32. However, there are also criticisms made about foundations' use of celebrity advocates. For example, some believe that their interventions can skew development interventions planned by recipient governments and other donors.[60] Their role may be short-term rather than making a sustainable contribution to development. The Wood Family Trust recommended that, in order to minimise these risks, high profile advocates needed to communicate their activities to both the public and other donors in order to avoid duplication and promote co-ordination.[61]

33. We questioned the DFID Minister about the pros and cons of high profile advocates. He told us that such advocates "have done more for […] development awareness than any DFID budget could ever have done."[62] High profile advocates are good at communicating development ideas. They attract new audiences and draw on contacts in a way that neither foundations nor official donors can. At a time when national and global aid budgets are being squeezed by the financial climate, advocates have an especially important role in underlining 'good news stories' about aid that can help counteract the negative view of aid sometimes portrayed in the media.

18   Ev w41  Back

19   The Summit was held at the Rockefeller Foundation Bellagio Center in Italy on 8-22 November 2011. Participants included international development practitioners, commentators, social entrepreneurs, donors and philanthropic organisations. The Summit's aim was to bring together thinking about the role of philanthropy in international development, and formulate "a new framework for philanthropy and development for a changing world".  Back

20   Ev 69 Back

21   Ev 42 Back

22   DfID's £80 million 2011-12 Zimbabwe programme is seen as a 'pre-election programme' which, whilst still not channelled through the Government of Zimbabwe,will "complement support with technical advice to the reformers in Government in preparation for transition to a more stable government" following elections (DFID Zimbabwe, Operational Plan 2011-2015) Back

23   In 2007, the prize was awarded to Joaquim Chissano of Mozambique; in 2008 to Festus Mogae of Botswana; and in 2011 to Pedro Pires of Cape Verde. No award was given in 2009 or 2010. Back

24   Q 8 Back

25   Ev w25 Back

26   Ev 35 Back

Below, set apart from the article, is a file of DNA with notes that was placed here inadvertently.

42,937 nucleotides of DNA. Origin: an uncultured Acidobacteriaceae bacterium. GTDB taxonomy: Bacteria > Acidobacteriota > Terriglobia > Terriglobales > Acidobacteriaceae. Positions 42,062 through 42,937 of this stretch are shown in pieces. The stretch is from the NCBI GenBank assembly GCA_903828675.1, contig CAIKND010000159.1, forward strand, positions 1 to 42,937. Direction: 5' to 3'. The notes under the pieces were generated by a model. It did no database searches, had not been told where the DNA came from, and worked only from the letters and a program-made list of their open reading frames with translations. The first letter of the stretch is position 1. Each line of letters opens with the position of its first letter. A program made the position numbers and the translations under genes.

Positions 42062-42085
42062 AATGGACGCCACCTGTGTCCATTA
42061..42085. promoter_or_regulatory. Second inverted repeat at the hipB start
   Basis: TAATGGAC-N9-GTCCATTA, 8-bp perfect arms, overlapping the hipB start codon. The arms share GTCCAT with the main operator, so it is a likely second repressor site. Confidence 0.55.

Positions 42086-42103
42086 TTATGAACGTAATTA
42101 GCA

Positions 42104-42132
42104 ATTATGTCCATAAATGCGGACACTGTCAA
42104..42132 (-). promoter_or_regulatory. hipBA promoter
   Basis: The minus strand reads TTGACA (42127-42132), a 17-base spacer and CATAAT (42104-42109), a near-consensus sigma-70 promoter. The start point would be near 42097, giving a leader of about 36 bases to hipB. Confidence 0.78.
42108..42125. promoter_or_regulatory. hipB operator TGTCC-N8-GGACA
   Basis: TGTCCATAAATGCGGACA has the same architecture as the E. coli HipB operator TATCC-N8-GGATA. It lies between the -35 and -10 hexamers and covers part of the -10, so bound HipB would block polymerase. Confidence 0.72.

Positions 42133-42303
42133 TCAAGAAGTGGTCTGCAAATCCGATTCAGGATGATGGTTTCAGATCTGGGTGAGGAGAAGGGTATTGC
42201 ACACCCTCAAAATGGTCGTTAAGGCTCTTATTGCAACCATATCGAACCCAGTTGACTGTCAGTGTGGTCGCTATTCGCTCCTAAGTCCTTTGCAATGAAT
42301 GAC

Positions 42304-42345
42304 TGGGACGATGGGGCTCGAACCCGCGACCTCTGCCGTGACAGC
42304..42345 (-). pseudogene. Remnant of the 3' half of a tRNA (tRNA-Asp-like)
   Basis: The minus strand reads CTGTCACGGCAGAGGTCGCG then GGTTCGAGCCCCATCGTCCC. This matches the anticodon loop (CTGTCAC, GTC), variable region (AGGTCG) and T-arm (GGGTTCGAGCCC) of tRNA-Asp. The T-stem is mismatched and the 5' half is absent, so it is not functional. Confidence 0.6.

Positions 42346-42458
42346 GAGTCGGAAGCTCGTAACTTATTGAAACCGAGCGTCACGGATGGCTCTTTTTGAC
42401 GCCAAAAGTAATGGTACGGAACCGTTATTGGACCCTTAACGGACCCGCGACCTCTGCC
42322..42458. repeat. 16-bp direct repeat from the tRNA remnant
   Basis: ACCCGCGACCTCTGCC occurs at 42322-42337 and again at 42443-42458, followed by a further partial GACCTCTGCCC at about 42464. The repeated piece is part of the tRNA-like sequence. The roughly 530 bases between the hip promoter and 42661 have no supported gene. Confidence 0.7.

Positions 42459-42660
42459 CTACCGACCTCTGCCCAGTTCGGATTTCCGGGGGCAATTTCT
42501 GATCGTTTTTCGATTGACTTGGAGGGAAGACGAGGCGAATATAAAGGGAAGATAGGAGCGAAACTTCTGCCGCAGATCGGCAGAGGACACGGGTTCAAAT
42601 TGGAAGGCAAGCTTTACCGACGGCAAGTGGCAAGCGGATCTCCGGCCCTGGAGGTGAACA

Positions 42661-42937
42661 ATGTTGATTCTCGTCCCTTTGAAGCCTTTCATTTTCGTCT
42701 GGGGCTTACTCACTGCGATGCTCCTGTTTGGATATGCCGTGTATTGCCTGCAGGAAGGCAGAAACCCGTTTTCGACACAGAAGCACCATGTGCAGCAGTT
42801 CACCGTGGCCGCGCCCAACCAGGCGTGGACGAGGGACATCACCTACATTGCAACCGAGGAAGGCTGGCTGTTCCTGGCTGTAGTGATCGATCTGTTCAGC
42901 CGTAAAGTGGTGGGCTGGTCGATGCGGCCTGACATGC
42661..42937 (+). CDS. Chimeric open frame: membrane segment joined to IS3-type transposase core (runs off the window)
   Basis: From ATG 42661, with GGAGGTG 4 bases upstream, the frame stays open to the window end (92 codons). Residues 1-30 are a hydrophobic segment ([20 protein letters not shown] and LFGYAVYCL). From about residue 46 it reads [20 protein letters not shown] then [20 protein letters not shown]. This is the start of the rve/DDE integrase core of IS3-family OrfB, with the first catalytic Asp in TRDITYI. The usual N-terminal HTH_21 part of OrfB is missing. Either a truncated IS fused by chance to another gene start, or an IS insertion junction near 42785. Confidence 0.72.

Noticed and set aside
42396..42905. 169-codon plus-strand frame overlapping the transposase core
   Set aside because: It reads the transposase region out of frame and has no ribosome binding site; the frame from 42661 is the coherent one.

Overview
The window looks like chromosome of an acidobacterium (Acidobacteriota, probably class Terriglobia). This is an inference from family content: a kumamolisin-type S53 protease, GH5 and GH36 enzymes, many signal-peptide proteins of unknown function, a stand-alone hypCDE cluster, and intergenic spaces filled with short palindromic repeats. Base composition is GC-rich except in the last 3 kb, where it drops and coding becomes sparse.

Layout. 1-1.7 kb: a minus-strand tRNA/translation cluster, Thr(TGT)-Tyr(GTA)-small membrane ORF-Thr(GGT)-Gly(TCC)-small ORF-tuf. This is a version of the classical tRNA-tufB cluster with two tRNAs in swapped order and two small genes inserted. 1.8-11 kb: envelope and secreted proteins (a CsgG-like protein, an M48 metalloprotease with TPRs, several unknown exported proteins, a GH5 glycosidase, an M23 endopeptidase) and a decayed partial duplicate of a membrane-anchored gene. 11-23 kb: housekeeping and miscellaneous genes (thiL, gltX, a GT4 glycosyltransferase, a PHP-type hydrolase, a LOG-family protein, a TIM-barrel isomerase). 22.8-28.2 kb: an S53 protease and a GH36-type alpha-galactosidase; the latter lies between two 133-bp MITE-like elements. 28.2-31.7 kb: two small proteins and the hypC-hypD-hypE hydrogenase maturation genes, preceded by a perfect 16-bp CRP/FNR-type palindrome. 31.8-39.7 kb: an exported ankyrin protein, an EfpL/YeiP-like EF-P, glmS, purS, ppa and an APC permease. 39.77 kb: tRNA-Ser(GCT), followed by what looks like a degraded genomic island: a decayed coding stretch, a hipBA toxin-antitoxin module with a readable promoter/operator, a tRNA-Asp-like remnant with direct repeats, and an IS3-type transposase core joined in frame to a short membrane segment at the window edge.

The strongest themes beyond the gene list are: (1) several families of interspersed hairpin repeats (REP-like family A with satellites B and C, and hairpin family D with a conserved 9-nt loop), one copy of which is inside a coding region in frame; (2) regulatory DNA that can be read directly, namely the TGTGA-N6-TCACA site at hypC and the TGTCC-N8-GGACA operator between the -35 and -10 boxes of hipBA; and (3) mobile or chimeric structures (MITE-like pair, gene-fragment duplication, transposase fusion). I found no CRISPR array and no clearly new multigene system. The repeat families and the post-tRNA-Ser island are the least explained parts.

27  Back

28  Q 78    Back

29   Q 78 Back

30   Ev 57  Back

31   Partners include developing country and donor governments, the World Health Organisation, Unicef, the World Bank, the vaccine industry and private philanthropists such as Gates. Back

32   These figures are taken from the 'Resources Now Assured for 2011-2015' column in the 'GAVI Alliance pledging conference - Key Outcomes' table, online at The UK Government's donation is the second of two large commitments to GAVI: it had existing provisions of £959 million at March 2011, although it is unclear whether some of this sum is included within the £1.5 billion figure for 2011-2015. Source: National Audit Office, Briefing to support the International Development Committee's inquiry into the Department for International Development's Annual Report and Accounts 2010-11 and Business Plan 2011-15 (October 2011), p.10. Online at Back

33   'GAVI Alliance pledging conference - Key outcomes' table, online at: Back

34   Proposals included: a financial transaction tax; a tobacco tax; and a G20 infrastructure fund ('Innovation with Impact: Financing 21st Century Development: a report by Bill Gates to G20 leaders', Cannes Summit, November 2011) Back

35   Ev 45 Back

36   Ev 43 Back

37   Robert Marten and Jan Martin Witte, 'Transforming Development? The role of philanthropic foundations in international development co-operation' (Global Public Policy Institute Research Paper Series No.10, 2008), p.24.  Back

38   Q 59 Back

39   In 2005, almost all major donors signed the Paris Declaration, aimed at improving aid effectiveness through improved co-ordination, harmonisation and efficiency. Back

40   Busan Partnership for Effective Development Cooperation, 1 December 2011, para 10 , online at  Back

41   Robert Picciotto, Briefing Summary, 'Evaluating Development Philanthropy in a Changing World',commissioned paper for the Bellagio Initiative, November 2011, p.1 Back

42   Q 10 Back

43   Ev w24 Back

44   Ev w26 Back

45   Ev w27 Back

46   Ev 58 Back

47   Matthew Bishop and Michael Green, Philanthrocapitalism: How the Rich Can save the World and Why We Should Let Them (London: A&C Black, 2008) Back

48   Ev w24 Back

49   Ev w25 Back

50   Ev w25 Back

51   Ev w25 Back

52   Q 127 Back

53   Robert Marten and Jan Martin Witte, 'Transforming Development? The role of philanthropic foundations in international development co-operation' (Global Public Policy Institute Research Paper Series No.10, 2008), p.20 Back

54   Ev 60 Back

55   Ev 36 Back

56   Q 134 Back

57   Ev 37 Back

58   Ev w25 Back

59   Ev w25 Back

60   Ev 43 Back

61   Ev 54 Back

62   Q 133 Back

previous page contents next page

© Parliamentary copyright 2012
Prepared 20 January 2012